In this newest analysis, energy from total fat, saturated fats, and protein increased almost linearly with increasing incomes. Carbohydrate intake, on the other hand, comprised approximately 65% of energy from diets in poor nations, with the percentage declining in wealthier nations. In terms of physical activity, the researchers observed that the amount of recreational physical activity increased with increasing GDP and wealth, but this increase was offset by a reduction in the amount of obligatory physical activity, such as activity required for physical labor. Overall, the net result was a reduction of approximately 2000 METS/minute/week, or 2.7 hours of brisk walking every day, among countries with higher incomes.

"There is no way, unless you're a marathon runner every day, that we're going to overcome the decrease in activity due to the changing environment," said Yusuf. "So the obesity epidemic really requires a change in environment. We can yell at people and say, 'Exercise!' but it is not going to be enough. It's about one-fourth of the difference of lost physical activity."

How Much Physical Activity Is Needed?

Speaking with the media, Yusuf said the researchers and clinicians are still unsure what the ideal level of physical activity is or, more specifically, what level of physical activity significantly reduces cardiovascular events. However, there is a strong correlation between physical-activity levels and obesity. Increased fat consumption and the marked decrease in physical activity are the two main drivers of the obesity epidemic worldwide, but the decrease in physical activity is several orders of magnitude larger than the increase in fat consumption.

To heartwire , Dr Douglas Weaver (Henry Ford Hospital Heart and Vascular Institute, Detroit, MI) applauded the researchers for highlighting the discrepancies in lifestyle and diet between high- and low-income countries but said more research is still needed, particularly research that shows altering some of these variables improves outcomes.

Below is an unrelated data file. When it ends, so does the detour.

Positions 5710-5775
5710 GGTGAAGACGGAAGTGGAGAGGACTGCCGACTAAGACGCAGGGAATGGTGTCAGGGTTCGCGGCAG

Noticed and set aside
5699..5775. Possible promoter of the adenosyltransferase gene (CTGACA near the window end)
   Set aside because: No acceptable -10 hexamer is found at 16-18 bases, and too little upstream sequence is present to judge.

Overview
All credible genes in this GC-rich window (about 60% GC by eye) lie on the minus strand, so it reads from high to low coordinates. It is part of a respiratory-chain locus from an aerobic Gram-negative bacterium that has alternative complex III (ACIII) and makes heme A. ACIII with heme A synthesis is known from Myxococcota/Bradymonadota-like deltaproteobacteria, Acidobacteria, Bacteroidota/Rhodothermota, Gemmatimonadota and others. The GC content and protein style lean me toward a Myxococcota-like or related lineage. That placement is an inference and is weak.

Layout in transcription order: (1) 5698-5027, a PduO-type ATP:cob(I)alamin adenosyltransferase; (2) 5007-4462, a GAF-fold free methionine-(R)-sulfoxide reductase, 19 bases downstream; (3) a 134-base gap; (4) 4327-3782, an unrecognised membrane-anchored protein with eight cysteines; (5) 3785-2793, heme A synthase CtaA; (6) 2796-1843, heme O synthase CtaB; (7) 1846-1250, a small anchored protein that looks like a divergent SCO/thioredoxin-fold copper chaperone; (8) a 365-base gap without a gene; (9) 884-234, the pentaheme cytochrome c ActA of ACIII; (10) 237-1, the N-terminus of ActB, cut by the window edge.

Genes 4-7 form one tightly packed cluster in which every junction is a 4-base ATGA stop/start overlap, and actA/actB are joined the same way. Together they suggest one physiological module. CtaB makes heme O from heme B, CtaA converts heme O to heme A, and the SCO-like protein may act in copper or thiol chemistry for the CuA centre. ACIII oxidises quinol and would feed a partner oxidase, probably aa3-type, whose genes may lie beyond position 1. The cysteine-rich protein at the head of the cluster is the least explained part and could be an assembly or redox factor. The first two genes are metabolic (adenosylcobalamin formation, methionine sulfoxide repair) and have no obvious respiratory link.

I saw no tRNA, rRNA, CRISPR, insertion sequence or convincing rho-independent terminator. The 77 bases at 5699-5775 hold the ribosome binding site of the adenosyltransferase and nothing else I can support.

"I think for us to really get behind national efforts to change what the consensus is for us to be healthy, we really need that information," said Weaver. "If we change things, does it really make a difference? What is the magnitude of the difference? It seems intuitive, but a lot of things we think would make a difference don't always do so. As a scientist, or somebody who is trying to set public policy, we need more data."

Regarding smoking, Yusuf explained that the decision to smoke in women depends not only on GDP/wealth but also on cultural factors, such as religion. In men, there is a clear inverse relationship between GDP and wealth and smoking status. Approximately 45% of males in the poorest countries smoke compared with 20% of males in the richest countries. Yusuf said that men begin smoking at approximately the same age in all countries, but that the rate of quitting is higher in higher-income countries.

"This is important, because the focus of smoking should be on quitting," said Yusuf. "It's the people who are alive today, who are smoking today, who will die in the next 40 years from tobacco. And of course, if you can get people to quit, then their children will not start."